Now I’m home, I’m working on my two Aeolian shawls. The blackberry one is getting closer to finished – I’ve only got about 10 rows to go, but as they’re looonnngg rows and beaded, there’s still a few hours’ work in it. I’ll post pictures when it’s done. The sea green/blue one is still only in the yucca section, so it has a lot more to go yet. But I’m thankful that, despite the medical problems, I can see, and knit, and I figure there can’t be too much brain damage if I can knit lace! It could have been so much worse, so I’m grateful that it wasn’t. I have to take things easy for a bit, and will go back to Sydney in mid-December to see the neurosurgeon and the vascular surgeon. There is likely to be more surgery on my aneurysm in the future, since this lot wasn’t successful. I’m not looking forward to that, as it’s always risky, but I’m determined to pull through it okay. After all, I’ve got a lot of stash waiting to be knitted up into beautiful things!

It’s confession time. I have too many wips. And some of them I am this >< close to finishing. So, I’ll list them here, and then see how much progress I can make in finishing off things in the next week or two three.

First up, Daniel’s hat:

To be honest, I only started this last night. But it has been promised for some weeks. Daniel is one of the waiters at the café I frequent, and having seen me knit there a lot, he asked if I would knit a beanie for him. We worked out an exchange (he’s studying graphic design, so will do a little work on an image for my writing website), discussed yarns and styles. While I was in Sydney last week, I found a Cleckheaton pattern book with a heap of different hats in it, and last night I found a couple of 4mm circulars and started knitting:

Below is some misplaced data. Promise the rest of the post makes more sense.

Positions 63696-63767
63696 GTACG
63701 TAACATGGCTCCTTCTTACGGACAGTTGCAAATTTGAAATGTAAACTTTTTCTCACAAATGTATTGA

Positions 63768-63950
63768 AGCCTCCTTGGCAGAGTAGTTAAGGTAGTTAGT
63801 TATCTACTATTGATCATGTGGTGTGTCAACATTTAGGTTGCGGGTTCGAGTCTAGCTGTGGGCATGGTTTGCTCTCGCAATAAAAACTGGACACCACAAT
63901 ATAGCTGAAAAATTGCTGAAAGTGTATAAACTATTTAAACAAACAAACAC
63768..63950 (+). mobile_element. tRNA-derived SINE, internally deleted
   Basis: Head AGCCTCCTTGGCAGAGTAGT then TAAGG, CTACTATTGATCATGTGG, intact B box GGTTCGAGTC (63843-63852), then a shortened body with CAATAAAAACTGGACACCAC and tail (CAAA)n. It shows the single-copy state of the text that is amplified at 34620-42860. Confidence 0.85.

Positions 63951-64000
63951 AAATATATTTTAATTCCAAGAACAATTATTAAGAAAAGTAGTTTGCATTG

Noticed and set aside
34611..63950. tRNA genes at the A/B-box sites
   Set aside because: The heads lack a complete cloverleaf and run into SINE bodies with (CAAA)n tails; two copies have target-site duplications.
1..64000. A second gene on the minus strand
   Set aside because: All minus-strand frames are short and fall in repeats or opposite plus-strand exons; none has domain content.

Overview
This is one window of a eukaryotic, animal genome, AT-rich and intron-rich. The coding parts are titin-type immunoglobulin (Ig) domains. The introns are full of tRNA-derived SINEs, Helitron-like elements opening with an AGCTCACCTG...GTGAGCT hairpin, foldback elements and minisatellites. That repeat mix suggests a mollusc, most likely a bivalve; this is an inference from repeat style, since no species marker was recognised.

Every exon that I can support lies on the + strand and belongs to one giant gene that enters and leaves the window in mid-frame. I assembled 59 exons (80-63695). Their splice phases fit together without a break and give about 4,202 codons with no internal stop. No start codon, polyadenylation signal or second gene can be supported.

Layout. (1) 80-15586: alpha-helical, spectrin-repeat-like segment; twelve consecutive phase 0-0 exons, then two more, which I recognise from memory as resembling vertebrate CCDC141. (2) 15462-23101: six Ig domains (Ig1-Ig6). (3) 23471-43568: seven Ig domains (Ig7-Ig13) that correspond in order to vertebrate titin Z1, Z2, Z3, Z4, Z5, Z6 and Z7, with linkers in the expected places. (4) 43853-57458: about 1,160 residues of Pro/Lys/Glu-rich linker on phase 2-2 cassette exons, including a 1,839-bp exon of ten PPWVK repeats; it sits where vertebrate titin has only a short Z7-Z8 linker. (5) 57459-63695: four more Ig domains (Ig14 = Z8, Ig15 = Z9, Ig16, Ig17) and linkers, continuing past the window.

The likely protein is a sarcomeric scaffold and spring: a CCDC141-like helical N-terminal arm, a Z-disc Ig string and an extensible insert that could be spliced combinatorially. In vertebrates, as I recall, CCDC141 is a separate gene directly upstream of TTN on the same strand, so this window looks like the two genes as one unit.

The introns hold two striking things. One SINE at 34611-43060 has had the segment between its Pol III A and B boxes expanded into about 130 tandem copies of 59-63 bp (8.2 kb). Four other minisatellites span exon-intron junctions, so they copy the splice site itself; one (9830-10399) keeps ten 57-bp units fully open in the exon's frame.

Yarn: Bendigo Classic 8ply. Pattern: Cleckheaton rolled brim hat

Yarn: Bendigo Classic 8ply. Pattern: Cleckheaton rolled brim hat

Daniel works at the café on Tuesdays and Saturdays, so my aim is to have this finished in time to drop in on Tuesday.

Next up: Lauren’s lacy fingerless mittens

I knitted the first one of these back in November – but I only had bamboo needles to hand, and me and bamboo needles are not the best of friends. I then started the second one on metal dpns, but have had a) ongoing worry that this will result in radically different tension from the first one, and b) ongoing anxiety about counting the pattern repeats correctly so that they end up the same length – the first pair I made her didn’t. After Lauren dropped a gentle hint about them when she was visiting a couple of weeks ago, I have pulled them out again and done a little more – I’m increasing for the thumb on mitt 2. I should just soldier on with them; and if it goes haywire this time, then I will redo them from scratch, knitting two at a time on two circs. (I’m working with 2 circs for the first time on Daniel’s hat).

Crimson lace mitten

Crimson lace mitten

Number 3: Deciduous Lace Scarf